Lock Them Up: Government Finally Plays Hardball With Greedy Doctors’ Officials
Some weeks back, we published an article explaining how greedy doctors’ officials had become, by declining a 50% pay rise. Of course we were called names and told we had received a ‘brown envelope’… we hadn’t and still haven’t.
I have to start by saying that releasing the doctors’ officials before their term was over was a big mistake. Perhaps I’m being petty, but I think the reasons the appeal judges set them free, i.e. to continue with the negotiations, have amounted to nothing.
I still believe that the entire court case had political backing, and now I’m starting to think the whole strike has too.
First and foremost, the lowest doctor earns Sh140,000. I have to admit that’s not a lot of money, especially after the government takes its taxes, but they are still the best paid profession in the country.
Of course they undergo a very specialized training, but does that allow them to hold the country hostage for 3 months?
The CBA they keep talking about was probably awarded to them after they issued threats of striking. Whoever signed it was likely doing so with full knowledge that the problem will be someone else’s.
Who in their right mind would give you a 300% pay rise. It rarely happens in the private sector, and it sure as hell doesn’t happen in the government.
Actually if we look back, government increments are usually very low. Mostly less than 10%.
Yet this time, despite all the warnings from the World Bank, IMF and other institutions about our ballooning wage bill, the government went out of its way and offered a 50% rise.
In the negotiations, doctors have continued to play hardball insisting that their salaries be trippled.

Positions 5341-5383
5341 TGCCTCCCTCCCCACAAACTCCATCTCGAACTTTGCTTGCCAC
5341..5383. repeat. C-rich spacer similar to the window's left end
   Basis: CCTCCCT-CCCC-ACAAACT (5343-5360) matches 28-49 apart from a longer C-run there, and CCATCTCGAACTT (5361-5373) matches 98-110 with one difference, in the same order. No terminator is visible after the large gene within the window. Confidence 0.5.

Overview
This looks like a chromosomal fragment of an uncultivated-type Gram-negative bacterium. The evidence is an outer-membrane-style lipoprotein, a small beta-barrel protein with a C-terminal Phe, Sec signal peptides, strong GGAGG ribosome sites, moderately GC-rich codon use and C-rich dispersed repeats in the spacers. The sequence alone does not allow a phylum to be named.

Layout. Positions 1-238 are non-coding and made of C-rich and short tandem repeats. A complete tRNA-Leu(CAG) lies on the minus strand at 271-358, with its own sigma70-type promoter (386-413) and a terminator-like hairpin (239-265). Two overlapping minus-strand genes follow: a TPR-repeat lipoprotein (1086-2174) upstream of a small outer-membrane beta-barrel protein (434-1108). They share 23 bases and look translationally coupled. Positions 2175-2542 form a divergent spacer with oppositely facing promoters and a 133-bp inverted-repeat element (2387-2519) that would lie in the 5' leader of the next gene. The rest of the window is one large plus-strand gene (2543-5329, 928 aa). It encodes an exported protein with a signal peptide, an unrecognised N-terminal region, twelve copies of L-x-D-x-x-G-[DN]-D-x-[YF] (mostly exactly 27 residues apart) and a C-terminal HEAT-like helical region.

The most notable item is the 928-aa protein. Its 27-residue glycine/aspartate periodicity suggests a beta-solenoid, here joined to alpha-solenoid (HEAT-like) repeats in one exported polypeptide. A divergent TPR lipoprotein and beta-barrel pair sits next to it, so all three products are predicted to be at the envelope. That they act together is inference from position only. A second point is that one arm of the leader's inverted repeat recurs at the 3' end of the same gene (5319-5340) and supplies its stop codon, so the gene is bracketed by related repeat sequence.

It may be so tempting to support the doctors in this case, but for once use your head.
And if you think Raila, Kalonzo, Mudavadi or any other person as president (despite their utterances now), would give the doctors a 300% pay rise…
At the same time if we flip the script and Uhuru happens to be in the opposition, I bet he would be all over the place telling us why doctors should be paid.
But I think from State House anyone is able to see a bigger picture. What do the different moves mean for the economy? What will increasing the doctors’ salaries do to the wage bill? Will lecturers also strike and demand a similar treatment (Ooh, they already have). Will teachers rise up again with a view that their last increment was inconsequential due to recent developments? Will Kenya Power employees also threaten to do the same? Civil servants? Public servants? What about all the uncountable unions in the country?
Giving in to doctors demands will not only have an instant impact on the wage bill (and in extension more poverty for the poorest), but it will also have a snowball effect.
As I had pointed out last time, the moment we no longer need roads and bridges (perhaps when we start flying our second hand cars), when we no longer require energy generation projects, or irrigation projects, or more hospitals and schools. Or safer towns and cities. The moment we no longer need our garbage collected, our kids learning for free, our products and attractions marketed abroad, our borders protected..
Perhaps then we can direct all our budget to paying salaries.
And I’m happy that more Kenyans are seeing beyond their noses and understanding that the doctors’ salary demands are unsustainable, and that there’s no greater act of selfishness than rejecting a 50% offer.